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Old 5th July 2018
  #12
Gear Guru
 

Quote:
Originally Posted by sagar4848 View Post
I don’t want to know how each parameter works or how it will affect a sound
too bad, IMO that's really really important for knowing how and when to use it. Tweaking the presets should be done with the reverb cranked past where you will 'really' end up. You want to hear what the flavor of it is.

Quote:
I want to understand how and when do I use it to my advantage?
reverb is good for blending things to make them sound together, but it can also be useful to make things stand out - if something has a unique reverb from the rest of the band, it may stand out. Perhaps unrealistically, but it will sound separated.

I usually use from 5-10 time-based effects in a mix. Rooms, plates and delays but sometimes also flanges and choruses. As others have said, a lot of it is front-to-back stuff. Longer times and larger amounts are generally "back" and smaller amounts and shorter times tend to be "front".

I tend to mix with overlapping reverbs so lets say I had 3 reverbs, large, medium and small, I might do something like;
drums - medium and large
vocals - small and medium
guitars small medium and large
keyboards - a bit of small and a lot of medium
horns - a lot of small and a bit of medium

these ^^ are not "recommendations" but just hypothetical examples for illustrative purposes only. Notice how most of the instruments in the example have some medium room. This is the 'shared space' the "band" is located inside of. Notice also how the bass and kick are not listed. As someone said above, low frequency stuff can get really muddy really fast. Unless the mix is really sparse, reverb on a kick or bass is just going to get lost in the sauce and turn to mush.

Real spaces can be very complex. I first realized this recording a classical group in a church. To simulate that room I would have needed probably at least 3 artificial reverbs. They were up on the altar and the curved domed apse right behind them was kind of like a small room. The big nave where the congregation sat was obviously a large room. There were also two 'wings' to the sides where the choirs were that were kind of like a medium room.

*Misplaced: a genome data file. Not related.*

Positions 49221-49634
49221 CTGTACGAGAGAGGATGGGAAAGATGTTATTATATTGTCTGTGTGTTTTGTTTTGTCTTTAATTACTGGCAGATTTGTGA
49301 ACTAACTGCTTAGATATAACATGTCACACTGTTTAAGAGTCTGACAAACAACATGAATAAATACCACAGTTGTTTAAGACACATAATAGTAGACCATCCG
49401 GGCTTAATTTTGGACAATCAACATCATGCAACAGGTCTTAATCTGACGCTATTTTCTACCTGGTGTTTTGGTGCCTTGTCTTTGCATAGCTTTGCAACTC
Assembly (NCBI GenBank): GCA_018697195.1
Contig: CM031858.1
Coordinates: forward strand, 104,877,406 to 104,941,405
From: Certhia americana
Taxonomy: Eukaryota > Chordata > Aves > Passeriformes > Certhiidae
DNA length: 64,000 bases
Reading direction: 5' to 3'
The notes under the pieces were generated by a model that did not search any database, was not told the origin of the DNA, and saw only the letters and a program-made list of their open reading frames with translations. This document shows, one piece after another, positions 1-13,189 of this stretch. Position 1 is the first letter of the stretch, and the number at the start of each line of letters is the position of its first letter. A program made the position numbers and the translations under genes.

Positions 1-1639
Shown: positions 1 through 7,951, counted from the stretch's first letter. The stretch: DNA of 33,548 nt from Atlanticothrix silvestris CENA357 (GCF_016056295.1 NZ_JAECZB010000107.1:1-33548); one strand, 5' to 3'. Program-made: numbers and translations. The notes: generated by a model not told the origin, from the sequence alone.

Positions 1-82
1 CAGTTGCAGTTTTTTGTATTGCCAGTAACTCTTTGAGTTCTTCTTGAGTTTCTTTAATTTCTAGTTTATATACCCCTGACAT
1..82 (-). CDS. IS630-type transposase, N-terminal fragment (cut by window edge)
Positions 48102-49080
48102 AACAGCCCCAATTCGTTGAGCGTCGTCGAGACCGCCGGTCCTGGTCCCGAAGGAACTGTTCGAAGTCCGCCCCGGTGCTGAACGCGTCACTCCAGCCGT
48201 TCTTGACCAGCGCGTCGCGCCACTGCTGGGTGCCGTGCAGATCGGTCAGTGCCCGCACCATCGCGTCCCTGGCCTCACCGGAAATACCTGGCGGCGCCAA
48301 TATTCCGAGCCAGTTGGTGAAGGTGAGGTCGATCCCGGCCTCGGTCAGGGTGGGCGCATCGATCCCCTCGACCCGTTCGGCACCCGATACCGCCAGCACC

Quote:
Something like a perspective on how to add reverb to a song. On how many and which type of elements so that it sounds cohesive? how to select which tracks should be on different reverbs? Should the different reverbs be completely different in terms of rooms and parameters or not?
all of these questions are honestly "it depends" questions for me. I can't really help you with these.
Quote:
How should I decide if on a signal I should want to add the reverb as aux or directly use it as an insert?
Here I do have a firm opinion - I can't even remember the last time I used a reverb directly as an insert. Even if the track was the only instrument getting that reverb. Because: 1. you never know if you suddenly will get inspired to have that sound available for other instruments. 2. you want to just grab a send and not open the damn plug and fiddle with the damn percentage knob and then feel compelled to also tweak the damn fader. 3. Harder to automate. 4. The Aux Returns provide a really quick method of raising or lowering the overall amount of reverb in the mix; 5. some of these insert with a percentage deals, I am convinced they suck tone from the dry signal - I have no scientific basis for believing that, but I do feel that way.

Quote:
Basically just your decisions on reverb and why?
short answer -
• some combination of 'smearing the tracks together in the same imaginary space(s) for blending purposes;
• putting a "halo" around an instrument to put it into its own space in order to separate it from other similar sounds;
• creating front to back illusions;
• increasing the illusion of sustain or the illusion of power.

All that being said, after I audition my reverbs to make sure they are appropriate for the music, I usually dial them way back until sometimes people say "how come you don't have any reverb?". Then I will mute the reverb returns as a group and they will hear the mix truly dry and understand. I want people to 'think' my mix is dry, even though it is almost never is. One thing I learned early on was to hit stop during a loud passage and listen to what reverbs and delays continue on after. One of the things about reverb is that you can get used to it to the point that you forget you have it on there. Then you reflexively add more.

But perhaps a good way to learn how to use it would be to go for some really wet mixes where you can really hear it working. You can always dial it back to a more tasteful level later. You could do that by just dropping the Aux Returns.

Always consider the possibility that some of your "difficulty" may derive less from you not understanding reverb, and more from you not really liking reverb. Some people mix pretty dry simply because that's what they like and that's what they feel fits their music.